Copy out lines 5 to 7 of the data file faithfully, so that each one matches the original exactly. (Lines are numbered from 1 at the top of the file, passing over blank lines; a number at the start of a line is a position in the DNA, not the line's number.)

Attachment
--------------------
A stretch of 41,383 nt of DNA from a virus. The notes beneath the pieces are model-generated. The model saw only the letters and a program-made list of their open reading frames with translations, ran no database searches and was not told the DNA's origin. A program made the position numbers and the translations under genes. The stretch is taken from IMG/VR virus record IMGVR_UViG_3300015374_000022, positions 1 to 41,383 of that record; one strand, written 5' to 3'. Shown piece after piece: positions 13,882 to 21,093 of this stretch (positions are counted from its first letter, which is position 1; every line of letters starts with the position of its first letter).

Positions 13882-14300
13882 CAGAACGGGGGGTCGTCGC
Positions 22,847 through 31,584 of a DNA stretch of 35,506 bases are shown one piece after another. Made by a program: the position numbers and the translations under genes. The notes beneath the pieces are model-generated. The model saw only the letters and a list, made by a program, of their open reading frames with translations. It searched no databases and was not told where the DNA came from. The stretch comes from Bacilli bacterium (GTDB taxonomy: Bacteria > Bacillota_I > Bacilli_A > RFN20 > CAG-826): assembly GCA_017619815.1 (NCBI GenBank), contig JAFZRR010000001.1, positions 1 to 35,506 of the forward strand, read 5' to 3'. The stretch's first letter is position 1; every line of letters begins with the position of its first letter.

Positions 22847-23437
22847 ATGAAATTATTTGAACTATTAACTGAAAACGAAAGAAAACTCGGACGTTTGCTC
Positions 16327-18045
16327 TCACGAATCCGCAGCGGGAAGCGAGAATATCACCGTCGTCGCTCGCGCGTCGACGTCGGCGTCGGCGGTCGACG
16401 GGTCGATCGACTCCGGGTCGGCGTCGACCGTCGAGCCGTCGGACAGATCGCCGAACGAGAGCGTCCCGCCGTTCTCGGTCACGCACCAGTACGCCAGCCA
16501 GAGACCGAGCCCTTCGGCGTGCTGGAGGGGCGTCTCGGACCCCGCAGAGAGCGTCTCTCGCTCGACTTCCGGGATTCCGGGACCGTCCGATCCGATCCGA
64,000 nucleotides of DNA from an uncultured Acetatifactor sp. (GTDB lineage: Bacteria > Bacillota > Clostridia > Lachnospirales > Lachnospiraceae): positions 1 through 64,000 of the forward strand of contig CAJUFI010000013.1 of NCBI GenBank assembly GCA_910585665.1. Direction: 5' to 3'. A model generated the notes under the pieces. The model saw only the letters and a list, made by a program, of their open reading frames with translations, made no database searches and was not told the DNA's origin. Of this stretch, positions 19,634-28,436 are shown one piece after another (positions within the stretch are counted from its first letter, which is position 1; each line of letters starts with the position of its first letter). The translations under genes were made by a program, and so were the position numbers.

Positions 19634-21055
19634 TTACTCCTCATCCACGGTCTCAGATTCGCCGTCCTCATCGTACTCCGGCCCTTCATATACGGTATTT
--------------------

Positions 22847-23437
22847 ATGAAATTATTTGAACTATTAACTGAAAACGAAAGAAAACTCGGACGTTTGCTC
Positions 16327-18045